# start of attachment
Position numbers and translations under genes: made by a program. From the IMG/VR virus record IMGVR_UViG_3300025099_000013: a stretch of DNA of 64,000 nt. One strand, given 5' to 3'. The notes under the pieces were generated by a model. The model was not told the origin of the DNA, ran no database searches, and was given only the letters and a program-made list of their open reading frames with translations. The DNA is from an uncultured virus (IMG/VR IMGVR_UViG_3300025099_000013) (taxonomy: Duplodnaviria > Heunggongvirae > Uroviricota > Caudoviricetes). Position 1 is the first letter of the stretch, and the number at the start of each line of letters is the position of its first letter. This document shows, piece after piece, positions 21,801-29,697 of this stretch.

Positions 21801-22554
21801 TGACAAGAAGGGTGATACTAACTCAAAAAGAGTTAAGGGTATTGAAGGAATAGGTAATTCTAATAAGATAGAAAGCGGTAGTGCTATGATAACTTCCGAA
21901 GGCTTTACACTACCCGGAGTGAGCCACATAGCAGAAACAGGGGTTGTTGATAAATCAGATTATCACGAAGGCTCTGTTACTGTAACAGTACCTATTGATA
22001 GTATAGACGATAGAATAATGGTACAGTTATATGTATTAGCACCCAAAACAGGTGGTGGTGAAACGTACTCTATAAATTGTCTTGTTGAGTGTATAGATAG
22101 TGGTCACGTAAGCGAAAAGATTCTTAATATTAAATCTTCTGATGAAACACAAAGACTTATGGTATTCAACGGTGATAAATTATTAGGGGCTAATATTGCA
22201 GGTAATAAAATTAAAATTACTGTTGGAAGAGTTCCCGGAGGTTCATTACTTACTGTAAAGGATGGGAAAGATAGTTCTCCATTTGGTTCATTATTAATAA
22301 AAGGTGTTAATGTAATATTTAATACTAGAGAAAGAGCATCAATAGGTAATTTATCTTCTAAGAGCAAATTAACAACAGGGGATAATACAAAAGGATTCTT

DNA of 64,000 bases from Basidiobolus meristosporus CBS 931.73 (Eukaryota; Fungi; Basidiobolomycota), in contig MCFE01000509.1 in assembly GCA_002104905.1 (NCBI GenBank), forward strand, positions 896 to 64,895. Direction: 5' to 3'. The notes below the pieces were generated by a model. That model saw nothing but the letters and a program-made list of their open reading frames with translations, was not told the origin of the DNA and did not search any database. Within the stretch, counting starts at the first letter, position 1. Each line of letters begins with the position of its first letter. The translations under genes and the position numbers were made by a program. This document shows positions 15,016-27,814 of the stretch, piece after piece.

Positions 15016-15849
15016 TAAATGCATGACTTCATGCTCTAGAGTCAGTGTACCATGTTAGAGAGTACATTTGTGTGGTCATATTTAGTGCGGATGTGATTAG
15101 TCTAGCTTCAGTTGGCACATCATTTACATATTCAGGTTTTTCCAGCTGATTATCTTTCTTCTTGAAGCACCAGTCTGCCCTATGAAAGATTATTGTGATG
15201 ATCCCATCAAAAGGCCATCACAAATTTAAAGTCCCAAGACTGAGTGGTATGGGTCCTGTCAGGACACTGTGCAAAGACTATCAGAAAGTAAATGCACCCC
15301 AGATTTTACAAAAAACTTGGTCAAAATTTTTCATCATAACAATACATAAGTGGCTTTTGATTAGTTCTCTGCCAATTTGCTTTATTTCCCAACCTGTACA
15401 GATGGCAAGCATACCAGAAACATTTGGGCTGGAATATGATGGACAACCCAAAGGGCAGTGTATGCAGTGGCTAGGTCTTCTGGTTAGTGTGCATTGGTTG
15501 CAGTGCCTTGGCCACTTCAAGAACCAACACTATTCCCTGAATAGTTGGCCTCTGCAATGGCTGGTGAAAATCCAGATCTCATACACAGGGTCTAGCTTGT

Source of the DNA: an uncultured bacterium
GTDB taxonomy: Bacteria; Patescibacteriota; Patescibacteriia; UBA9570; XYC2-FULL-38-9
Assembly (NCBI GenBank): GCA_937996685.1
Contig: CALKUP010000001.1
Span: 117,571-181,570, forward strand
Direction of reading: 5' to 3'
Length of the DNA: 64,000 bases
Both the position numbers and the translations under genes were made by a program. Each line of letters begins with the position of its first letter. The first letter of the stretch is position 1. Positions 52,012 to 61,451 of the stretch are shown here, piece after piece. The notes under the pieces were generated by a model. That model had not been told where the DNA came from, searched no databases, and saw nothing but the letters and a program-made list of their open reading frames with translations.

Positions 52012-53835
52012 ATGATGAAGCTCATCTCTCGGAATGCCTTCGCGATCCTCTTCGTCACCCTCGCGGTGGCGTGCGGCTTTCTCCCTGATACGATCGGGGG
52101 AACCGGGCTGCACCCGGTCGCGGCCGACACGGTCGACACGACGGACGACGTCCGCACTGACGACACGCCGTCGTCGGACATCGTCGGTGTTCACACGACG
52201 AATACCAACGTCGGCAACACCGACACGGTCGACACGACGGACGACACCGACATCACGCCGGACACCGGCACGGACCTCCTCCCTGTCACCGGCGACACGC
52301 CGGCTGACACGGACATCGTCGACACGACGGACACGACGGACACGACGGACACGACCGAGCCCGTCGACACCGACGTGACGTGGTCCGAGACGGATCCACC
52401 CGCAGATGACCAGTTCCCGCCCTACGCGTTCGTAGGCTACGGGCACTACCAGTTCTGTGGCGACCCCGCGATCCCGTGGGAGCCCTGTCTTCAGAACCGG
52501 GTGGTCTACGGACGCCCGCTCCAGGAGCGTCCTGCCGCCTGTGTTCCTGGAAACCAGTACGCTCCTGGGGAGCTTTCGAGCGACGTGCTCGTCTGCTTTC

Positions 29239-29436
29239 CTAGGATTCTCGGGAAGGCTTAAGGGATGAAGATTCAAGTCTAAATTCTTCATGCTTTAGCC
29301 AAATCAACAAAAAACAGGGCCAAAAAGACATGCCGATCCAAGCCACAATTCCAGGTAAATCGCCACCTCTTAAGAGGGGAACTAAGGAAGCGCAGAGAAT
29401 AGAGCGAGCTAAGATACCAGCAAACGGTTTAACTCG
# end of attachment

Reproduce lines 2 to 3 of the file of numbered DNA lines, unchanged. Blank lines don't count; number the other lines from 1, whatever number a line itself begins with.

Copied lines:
Positions 21801-22554
21801 TGACAAGAAGGGTGATACTAACTCAAAAAGAGTTAAGGGTATTGAAGGAATAGGTAATTCTAATAAGATAGAAAGCGGTAGTGCTATGATAACTTCCGAA